Are you thinking about going camping this summer? It’s a fantastic way to experience the great outdoors while having lots of fun with your family or friends. But the big question for campers is, which method of camping are you going to use? Are you going to camp in a tent, or will you try RV camping?
Some camping “purists” claim that RV camping is too cushy, so it isn’t “real camping.” And we’ll freely admit, it’s the more comfortable option! But both methods have their pros and cons—so let’s find out which one could be the best option for you.
Tent Camping Pros
Right away, camping in a tent has the advantage of being cost-effective. Even the most expensive tents won’t be anywhere near as expensive as an RV. So, if you want to camp on a budget and don’t already have access to an RV, then this might be the better of the two options for you.
Another significant advantage of tents is their flexibility. You can pack up your tent and move it pretty much anywhere. In turn, this gives you the advantage of being able to camp in a variety of different locations—something an RV may restrict you from doing.
So, when it comes to flexibility and affordability—two key factors for many—then tent camping comes out on top. However, it does have a few significant drawbacks as well . . .
Tent Camping Cons
First, there’s the comfort issue. Tents are not very comfortable, as your options are pretty much restricted to either sleeping on the floor or using an inflatable air mattress, a method that’s known more for its tendency to deflate overnight than to actually give you a good night’s rest. You’re also restricted for space, so it can be quite cramped and uncomfortable if multiple people share the same tent, not to mention the lack of space in transporting all your camping supplies plus passengers. Plus, when the weather is hot, a tent feels like a sauna!
Second, you don’t have any amenities inside the tent. There’s no shower, no toilet, no cooker—nothing. While campfire cooking has its appeals, it falls short when it comes to convenience. And toting around cookware just adds supplies to your load.
Finally, it can take a long time to set up a tent if you’ve never done it before. Setup can be frustrating, particularly if you’ve arrived at the campsite late at night and just want to get some sleep.
In contrast to tents, RVs are the clear winner when it comes to comfort. You can literally feel like you’re at home inside a good RV. There’s no need to get a sore back, as you can get an RV mattress that’s just as good as the one in your bedroom from Tochta. Plus, you can customize the mattress to fit your RV space, so it doesn’t take up too much room. The climate control allows you to still feel comfortable in warm weather, and there’s more space for relaxing inside when there’s inclement weather outside.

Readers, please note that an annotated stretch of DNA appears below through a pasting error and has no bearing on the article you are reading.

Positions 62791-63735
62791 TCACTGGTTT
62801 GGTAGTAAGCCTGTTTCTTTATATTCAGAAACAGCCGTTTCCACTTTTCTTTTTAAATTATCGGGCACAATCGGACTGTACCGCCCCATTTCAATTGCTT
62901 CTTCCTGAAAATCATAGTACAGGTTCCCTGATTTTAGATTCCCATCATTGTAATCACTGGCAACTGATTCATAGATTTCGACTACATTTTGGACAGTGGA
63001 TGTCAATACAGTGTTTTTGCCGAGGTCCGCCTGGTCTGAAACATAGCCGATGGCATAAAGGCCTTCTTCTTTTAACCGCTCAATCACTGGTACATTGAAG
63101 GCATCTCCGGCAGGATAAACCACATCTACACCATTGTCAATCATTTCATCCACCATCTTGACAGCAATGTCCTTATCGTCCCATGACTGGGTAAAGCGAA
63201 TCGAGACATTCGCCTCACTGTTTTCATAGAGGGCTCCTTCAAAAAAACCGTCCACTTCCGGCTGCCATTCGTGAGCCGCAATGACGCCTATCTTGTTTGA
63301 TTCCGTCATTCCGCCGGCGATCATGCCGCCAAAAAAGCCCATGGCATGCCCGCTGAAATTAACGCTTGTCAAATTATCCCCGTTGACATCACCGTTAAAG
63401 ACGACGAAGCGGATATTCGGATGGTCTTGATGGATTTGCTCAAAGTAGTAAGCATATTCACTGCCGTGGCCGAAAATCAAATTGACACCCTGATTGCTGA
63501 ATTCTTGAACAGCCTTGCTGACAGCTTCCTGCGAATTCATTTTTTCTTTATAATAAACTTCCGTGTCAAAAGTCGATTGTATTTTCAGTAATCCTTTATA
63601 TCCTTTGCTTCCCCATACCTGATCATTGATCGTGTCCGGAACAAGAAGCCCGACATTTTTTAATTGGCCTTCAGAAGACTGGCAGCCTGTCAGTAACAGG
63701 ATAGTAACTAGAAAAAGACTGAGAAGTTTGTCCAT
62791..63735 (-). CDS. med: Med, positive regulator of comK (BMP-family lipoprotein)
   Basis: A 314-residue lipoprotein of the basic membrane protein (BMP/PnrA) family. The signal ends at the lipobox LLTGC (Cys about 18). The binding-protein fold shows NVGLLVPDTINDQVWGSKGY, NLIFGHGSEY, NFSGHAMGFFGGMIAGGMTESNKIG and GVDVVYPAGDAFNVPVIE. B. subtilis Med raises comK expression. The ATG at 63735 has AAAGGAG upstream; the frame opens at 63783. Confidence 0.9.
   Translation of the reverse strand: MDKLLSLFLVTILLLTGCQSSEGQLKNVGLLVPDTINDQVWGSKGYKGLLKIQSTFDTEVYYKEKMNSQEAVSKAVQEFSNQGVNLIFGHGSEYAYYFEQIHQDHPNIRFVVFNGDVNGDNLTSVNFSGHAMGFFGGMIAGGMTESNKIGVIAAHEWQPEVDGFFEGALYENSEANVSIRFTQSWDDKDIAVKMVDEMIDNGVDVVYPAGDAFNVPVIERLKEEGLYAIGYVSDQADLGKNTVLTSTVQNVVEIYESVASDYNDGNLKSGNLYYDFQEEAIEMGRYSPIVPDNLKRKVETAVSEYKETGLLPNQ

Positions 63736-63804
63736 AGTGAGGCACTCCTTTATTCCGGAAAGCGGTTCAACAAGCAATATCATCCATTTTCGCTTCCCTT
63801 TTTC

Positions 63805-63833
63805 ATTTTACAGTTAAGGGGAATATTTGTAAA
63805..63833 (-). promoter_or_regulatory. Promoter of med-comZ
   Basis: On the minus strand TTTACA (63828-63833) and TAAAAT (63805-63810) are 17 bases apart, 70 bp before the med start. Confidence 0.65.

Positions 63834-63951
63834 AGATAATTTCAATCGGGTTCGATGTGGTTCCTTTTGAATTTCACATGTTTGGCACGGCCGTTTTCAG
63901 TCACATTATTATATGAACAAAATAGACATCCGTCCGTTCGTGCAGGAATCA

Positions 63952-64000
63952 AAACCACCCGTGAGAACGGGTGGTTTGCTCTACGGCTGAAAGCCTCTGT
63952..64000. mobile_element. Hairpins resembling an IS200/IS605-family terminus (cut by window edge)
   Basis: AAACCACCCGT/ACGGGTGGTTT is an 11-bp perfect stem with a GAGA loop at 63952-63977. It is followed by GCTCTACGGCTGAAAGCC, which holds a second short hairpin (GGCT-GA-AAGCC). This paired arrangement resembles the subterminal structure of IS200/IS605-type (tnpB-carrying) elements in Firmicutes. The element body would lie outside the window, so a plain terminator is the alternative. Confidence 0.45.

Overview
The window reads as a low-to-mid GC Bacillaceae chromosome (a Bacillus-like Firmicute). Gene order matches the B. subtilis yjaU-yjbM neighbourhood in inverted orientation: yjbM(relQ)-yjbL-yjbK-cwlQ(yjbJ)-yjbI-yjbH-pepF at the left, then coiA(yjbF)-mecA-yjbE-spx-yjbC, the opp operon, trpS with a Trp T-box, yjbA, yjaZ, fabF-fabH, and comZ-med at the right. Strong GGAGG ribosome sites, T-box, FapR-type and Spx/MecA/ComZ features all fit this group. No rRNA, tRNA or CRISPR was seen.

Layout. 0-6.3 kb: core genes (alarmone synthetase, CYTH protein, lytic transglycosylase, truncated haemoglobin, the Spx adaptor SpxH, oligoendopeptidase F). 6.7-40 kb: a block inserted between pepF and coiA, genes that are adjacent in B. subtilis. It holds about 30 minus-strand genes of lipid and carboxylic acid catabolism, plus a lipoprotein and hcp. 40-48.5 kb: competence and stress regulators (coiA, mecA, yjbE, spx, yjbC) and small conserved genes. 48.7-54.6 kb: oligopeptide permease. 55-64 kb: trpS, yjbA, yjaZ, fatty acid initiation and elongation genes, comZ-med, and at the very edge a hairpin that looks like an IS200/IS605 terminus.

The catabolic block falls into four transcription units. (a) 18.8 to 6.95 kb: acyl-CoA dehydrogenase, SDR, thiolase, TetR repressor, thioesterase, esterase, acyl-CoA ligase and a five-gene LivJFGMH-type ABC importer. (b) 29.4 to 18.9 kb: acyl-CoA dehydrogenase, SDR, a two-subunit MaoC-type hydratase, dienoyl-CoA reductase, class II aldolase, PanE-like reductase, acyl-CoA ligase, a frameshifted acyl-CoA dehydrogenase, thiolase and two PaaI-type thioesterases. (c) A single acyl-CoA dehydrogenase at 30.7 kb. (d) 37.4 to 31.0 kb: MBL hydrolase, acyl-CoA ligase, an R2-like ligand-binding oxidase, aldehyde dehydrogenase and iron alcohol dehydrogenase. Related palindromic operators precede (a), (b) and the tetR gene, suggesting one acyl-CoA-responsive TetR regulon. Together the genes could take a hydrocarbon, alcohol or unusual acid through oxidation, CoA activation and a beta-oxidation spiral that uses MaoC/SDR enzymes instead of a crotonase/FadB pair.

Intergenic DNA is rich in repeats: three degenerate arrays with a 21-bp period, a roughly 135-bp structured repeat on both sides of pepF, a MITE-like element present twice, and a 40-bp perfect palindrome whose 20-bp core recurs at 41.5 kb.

To add to this, RV camping offers protection from the elements. You never have to worry about water leaking in during a rainstorm or a gale of wind blowing you away. Both of these things are genuine concerns when tent camping!
You also get a host of amenities when you camp in an RV. There’s a private toilet, shower, fridge, sink, stove, and so many more things. It’s like having a mini house with you! And with cupboards and designated storage space for your equipment, there’s no need to squish with bags and bins piled on passengers’ laps as you drive to your destination.
Finally, there’s almost no setup required when you arrive at the campsite. Just park your RV, and you’re good to go. This also makes for easy unpacking when you get home, as you can keep all your camping equipment stored in your RV and ready to go for your next trip instead of packing it in and out of your vehicle each time.
RV Camping Cons
However, there are still some fairly significant disadvantages. Most notable among them is the price. Buying an RV isn’t cheap, even when buying used, and some people simply can’t afford it or don’t prioritize it.
Along with the initial price, RV owners need to pay for fuel, insurance, and maintenance, to maintain their vehicle.
There’s also a lack of flexibility, since an RV is a large structure. This can sometimes limit your camping options, as you can only camp in places that have enough space for your RV, and you need hookups for water and electricity to use all of your RV’s features. It can also make things like going through a drive-through more complicated.
Which Is Better?
Taking everything into consideration, which option is the best? In truth, both tent and RV camping are wonderful ways to experience nature. Either option will serve you well, but your choice depends on your personal preference and circumstances.
If you’re a frequent camper who wants to enjoy the comfort and ease provided by an RV, it will be a good investment that will provide you with fun vacations and treasured memories for years to come. But if you prioritize cost and flexibility, a quality tent will serve you well in your camping adventures. There’s no right or wrong answer—it’s all up to you!